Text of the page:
It's just an odd coincidence, but there did seem to be something telling about the "What's News" section on the front page of today's Wall Street Journal, which listed as its first item the findings of fact in the Microsoft antitrust trial and as its second Pfizer's $74 billion hostile bid for Warner-Lambert. (Pfizer is attempting to muscle out American Home Products, which wants to have a friendly merger with Warner-Lambert.)
The first item describes the results of the U.S. government's relentless pursuit of a company it argues--and Judge Jackson agrees--is a monopolist engaged in anti-competitive behavior. The second item, by contrast, describes the results of the U.S. government's general indifference to the anti-competitive implications of the huge wave of mergers that continues to sweep across every sector of the U.S. economy. And the logical question these items raises is: What's the difference?
To be sure, it's not entirely fair to say that the Justice Department and the Federal Trade Commission have been asleep at the wheel when it comes to pursuing antitrust cases. They have blocked the Staples-Office Depot merger and the Lockheed-Northrop Grumman deal, and threw a monkey wrench (ill-advisedly, but still) into Barnes & Noble's proposed acquisition of book distributor Ingram. And in other cases, they've forced companies to sell off divisions or make other changes before mergers would be approved.
On the whole, though, the consolidation of industries ranging from financial services to telecommunications to aerospace to the drug industry has proceeded remarkably fast and with remarkably little interference. And what's perplexing about this, particularly in light of the Microsoft case, is that mergers often have an immediate anti-competitive impact, in the simplest sense that they reduce the number of players in a market. If the Justice Department's default position is that competition protects consumers--a sensible enough position--then it's hard to see why the merger boom should not be scrutinized more carefully than it has been.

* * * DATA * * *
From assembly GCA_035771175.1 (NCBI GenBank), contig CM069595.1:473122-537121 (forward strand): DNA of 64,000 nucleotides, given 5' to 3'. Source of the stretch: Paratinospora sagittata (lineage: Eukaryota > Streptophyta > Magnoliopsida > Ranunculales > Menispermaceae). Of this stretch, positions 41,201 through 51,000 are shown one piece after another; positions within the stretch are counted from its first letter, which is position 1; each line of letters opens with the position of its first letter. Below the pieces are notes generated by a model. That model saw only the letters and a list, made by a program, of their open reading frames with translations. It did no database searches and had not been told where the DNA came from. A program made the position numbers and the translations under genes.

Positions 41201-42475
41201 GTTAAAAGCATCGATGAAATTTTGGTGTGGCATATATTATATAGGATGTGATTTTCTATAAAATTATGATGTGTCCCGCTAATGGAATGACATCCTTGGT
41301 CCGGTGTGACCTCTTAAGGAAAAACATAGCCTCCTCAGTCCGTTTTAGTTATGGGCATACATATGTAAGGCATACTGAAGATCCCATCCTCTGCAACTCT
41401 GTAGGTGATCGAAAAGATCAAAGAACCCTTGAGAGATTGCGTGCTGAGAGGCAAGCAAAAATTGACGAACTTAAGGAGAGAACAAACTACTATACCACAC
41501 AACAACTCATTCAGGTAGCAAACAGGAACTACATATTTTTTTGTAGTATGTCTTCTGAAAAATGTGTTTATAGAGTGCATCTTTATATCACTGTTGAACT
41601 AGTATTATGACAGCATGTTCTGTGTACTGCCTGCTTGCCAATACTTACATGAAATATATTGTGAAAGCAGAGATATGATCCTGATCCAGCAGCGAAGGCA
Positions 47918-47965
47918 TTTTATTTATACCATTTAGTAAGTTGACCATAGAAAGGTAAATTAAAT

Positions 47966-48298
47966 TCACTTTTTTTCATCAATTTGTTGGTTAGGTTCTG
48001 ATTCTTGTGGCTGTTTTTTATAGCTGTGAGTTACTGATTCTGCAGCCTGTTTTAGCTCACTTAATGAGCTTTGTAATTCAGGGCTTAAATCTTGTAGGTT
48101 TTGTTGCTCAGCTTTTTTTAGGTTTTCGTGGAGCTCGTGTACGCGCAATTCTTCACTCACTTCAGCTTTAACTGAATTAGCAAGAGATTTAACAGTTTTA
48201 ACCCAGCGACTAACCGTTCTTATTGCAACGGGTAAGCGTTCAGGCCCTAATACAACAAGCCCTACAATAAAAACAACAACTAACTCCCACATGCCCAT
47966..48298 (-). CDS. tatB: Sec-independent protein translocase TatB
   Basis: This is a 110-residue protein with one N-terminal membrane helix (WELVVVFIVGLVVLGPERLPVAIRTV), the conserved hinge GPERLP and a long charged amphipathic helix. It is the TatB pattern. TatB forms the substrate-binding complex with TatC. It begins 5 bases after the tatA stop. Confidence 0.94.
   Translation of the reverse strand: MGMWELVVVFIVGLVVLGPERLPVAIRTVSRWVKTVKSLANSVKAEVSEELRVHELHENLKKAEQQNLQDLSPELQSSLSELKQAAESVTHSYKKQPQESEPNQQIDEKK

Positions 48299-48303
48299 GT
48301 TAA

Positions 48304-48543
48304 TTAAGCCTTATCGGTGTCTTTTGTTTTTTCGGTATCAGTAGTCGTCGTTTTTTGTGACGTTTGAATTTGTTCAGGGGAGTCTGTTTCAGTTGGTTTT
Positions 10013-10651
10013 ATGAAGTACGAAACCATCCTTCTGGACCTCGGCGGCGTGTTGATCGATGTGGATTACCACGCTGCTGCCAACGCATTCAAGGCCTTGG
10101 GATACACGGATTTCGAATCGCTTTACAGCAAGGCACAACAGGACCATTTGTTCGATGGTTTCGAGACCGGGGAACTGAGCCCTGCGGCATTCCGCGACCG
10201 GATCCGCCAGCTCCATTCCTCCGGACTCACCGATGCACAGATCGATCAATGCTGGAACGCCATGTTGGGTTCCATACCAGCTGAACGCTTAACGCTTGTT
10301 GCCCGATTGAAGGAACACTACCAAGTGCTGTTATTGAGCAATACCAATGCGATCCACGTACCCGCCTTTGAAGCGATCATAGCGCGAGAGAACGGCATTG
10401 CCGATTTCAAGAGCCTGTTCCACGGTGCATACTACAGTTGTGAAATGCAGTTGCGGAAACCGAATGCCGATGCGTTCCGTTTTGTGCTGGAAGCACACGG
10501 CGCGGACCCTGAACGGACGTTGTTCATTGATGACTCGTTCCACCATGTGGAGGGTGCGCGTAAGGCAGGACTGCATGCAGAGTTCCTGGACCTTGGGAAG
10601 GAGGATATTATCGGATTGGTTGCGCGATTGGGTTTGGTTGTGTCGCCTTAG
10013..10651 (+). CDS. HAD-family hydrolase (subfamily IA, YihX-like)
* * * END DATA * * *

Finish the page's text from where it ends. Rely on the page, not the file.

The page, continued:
Of course, antitrust law is a very blunt instrument, and should be used only when real harm can be discerned. But antitrust law is also much better suited to preventing the formation of giant megacorporations--it is called anti-trust law, after all--than to eradicating monopolies that have arisen by other means.
Remember that monopolies per se are not illegal. In fact, the establishment of temporary monopolies--of taste, of technology, or of distribution--is the only way that companies are able to reap meaningful economic profits, which otherwise would be immediately competed away. A monopoly becomes illegal only when the company exercising it uses that monopoly to shut out competitors in other markets, either through coercion or by subsidizing low, competition-killing prices in that market. (Again, many academic economists question whether this last tactic is really feasible, but antitrust law depends on the assumption that it is.) And this, of course, is exactly what Judge Jackson's findings of fact say Microsoft did.
Oddly, though, when the Justice Department's Joel Klein appeared on ABC's This Week over the weekend, he seemed to be saying something more than that Microsoft had acted in ways that were unacceptable for a monopolist. He seemed to suggest that being a monopolist was itself unacceptable. "You know, in America you have a choice," he said. "And if IBM or Gateway or Compaq or Dell ... had a choice, they could go to Microsoft and negotiate (or) they could go to somebody else and negotiate. Here, everybody's got to go to one place--that's what's hurting us."
That's an audacious reading--or rather rewriting--of antitrust law, and suggests that what Klein wants is not just the breaking up of Microsoft into separate companies but the breaking up of Microsoft's operating-system division into competing companies (since otherwise there still wouldn't be choice of different versions of Windows for IBM or Gateway or Dell). Maybe next we can block any further acquisitions by Pfizer and tell it that it has to set up competing companies to distribute different versions of Viagra, too.